The central features of the Commission’s proposals for reform were broadly retained by Parliament in the legislation that enacted the SMCR. There are three constituent parts to the SMCR: the Senior Managers’ Regime, the Certification Regime and the Conduct Rules.

The Senior Managers’ Regime requires a firm to allocate all applicable prescribed responsibilities to one of its Senior Managers. The FCA generally expects that firms will not split the allocation of any prescribed responsibility. Additionally, firms are required to ensure that every area of its activities falls under the responsibility of one of its Senior Managers. The allocation, organisation and division of these responsibilities must be documented on ‘management responsibility maps’ and expressed through statements of responsibilities, which each Senior Manager is required to agree. Essentially, these measures allow the FCA to place its crosshairs on the Senior Manager who was responsible for the area of the business in which a failing occurred.

However, Parliament ultimately (and fortunately) resisted the Commission’s proposal to reverse the burden of proof in cases where a failure had occurred under a Senior Manager’s responsibility. Instead, liability operates where: there has been a regulatory breach at the firm; the Senior Manager was responsible for the activities in relation to which the failure occurred; and that Manager failed to take reasonable steps to avoid the breach or prevent it from continuing. All elements need to be proven by the FCA to the civil standard (on the balance of probabilities) before a sanction can be imposed.

The Certification Regime places on firms the responsibility to certify annually that their employees are fit and proper to perform their individual roles and functions. Not all employees require certification - only those who perform a designated certification function, which by legislative definition must involve activities that present a risk of significant harm to the firm or to any user of its services. Responsibility for the certification process is of itself an FCA prescribed Senior Management function.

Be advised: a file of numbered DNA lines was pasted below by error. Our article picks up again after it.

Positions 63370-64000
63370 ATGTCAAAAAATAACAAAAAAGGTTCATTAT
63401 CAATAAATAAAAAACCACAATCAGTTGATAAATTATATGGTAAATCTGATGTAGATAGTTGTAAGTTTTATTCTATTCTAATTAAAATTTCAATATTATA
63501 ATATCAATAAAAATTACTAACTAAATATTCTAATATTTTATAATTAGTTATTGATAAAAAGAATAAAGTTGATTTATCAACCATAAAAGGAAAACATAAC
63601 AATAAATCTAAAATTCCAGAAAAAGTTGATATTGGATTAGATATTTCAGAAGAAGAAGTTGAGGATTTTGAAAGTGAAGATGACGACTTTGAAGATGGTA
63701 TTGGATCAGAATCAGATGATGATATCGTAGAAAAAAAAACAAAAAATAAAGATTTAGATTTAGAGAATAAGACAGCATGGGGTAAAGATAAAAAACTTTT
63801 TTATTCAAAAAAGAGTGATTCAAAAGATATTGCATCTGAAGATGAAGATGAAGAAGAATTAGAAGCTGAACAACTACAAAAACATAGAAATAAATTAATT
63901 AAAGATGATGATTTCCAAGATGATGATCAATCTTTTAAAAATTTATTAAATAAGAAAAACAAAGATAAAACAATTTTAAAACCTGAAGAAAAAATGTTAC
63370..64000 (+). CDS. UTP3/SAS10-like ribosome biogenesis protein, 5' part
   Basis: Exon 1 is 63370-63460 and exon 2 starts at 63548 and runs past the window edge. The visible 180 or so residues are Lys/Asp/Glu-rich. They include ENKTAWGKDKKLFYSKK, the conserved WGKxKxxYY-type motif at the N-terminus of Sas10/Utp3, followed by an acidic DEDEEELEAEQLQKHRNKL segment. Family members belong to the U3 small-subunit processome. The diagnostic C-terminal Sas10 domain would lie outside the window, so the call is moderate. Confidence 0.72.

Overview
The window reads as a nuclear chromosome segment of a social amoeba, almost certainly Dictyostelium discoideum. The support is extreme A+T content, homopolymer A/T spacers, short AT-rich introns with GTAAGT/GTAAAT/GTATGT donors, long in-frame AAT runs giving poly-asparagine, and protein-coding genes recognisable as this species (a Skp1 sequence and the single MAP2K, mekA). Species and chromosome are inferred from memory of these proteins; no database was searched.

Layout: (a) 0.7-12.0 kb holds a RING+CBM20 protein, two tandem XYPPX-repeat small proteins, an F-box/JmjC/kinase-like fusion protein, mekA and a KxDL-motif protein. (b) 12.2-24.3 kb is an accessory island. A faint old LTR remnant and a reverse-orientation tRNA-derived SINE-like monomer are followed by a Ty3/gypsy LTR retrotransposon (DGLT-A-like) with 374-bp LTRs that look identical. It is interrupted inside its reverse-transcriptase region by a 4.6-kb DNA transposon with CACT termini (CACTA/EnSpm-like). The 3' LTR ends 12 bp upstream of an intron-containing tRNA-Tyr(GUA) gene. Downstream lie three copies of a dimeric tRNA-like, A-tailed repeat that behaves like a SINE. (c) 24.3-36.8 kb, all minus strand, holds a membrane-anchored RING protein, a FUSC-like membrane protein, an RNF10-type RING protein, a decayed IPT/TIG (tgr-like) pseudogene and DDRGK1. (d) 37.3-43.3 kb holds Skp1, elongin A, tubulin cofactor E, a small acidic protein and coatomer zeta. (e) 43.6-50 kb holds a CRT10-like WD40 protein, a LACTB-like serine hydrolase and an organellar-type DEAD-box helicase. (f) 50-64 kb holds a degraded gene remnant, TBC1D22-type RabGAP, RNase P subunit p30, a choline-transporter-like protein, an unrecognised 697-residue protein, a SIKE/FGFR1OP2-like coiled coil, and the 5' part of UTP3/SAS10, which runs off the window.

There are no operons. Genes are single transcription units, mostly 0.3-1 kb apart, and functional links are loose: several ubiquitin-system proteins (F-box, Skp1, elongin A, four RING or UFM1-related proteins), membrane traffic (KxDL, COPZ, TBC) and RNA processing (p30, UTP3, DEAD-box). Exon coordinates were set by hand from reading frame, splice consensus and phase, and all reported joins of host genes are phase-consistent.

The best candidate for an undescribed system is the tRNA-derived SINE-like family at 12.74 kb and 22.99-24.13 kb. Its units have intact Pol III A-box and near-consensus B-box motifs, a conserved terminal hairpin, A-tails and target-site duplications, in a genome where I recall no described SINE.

The Conduct Rules set out the standards of behaviour which all persons in the industry are expected to meet, such as acting with integrity and exercising due skill, care and diligence. These rules codify good behaviour and, to that extent, one may assume provide little illumination to the majority of the industry. However, the conduct rules apply to all employees, except those who entirely perform ancillary or support functions, and therefore extend enforcement coverage beyond the population of persons who were ‘approved’ under the SMCR’s predecessor regime.

An appraisal of the SMCR; prevention over cure?

Five years on, how effective has the SMCR proved? It is not unreasonable to consider whether the criticisms levelled at the previous system by the Parliamentary Commission have ostensibly been addressed. That is difficult. In large part the Commission’s attention, unsurprisingly given the prevailing public mood, was aimed at enforcement outcomes. It wanted a system which not only identified the person ultimately responsible for any failure, but also enabled the Regulator to take action successfully. By that yardstick, it is hard to argue that the SMCR has been successful.

The number of financial penalties imposed on individuals by the FCA has consistently reduced over the period, from 17 in 2015/16 to 3 in 2019/2020.1 Furthermore, whilst Senior Managers have been subject to enforcement action, their status has been incidental to the action itself: the cases have typically concerned their own conduct breaches. The type of enforcement case envisaged by the Commission - a Senior Manager being held accountable for a failure happening “on their watch” – has yet to emerge. Why?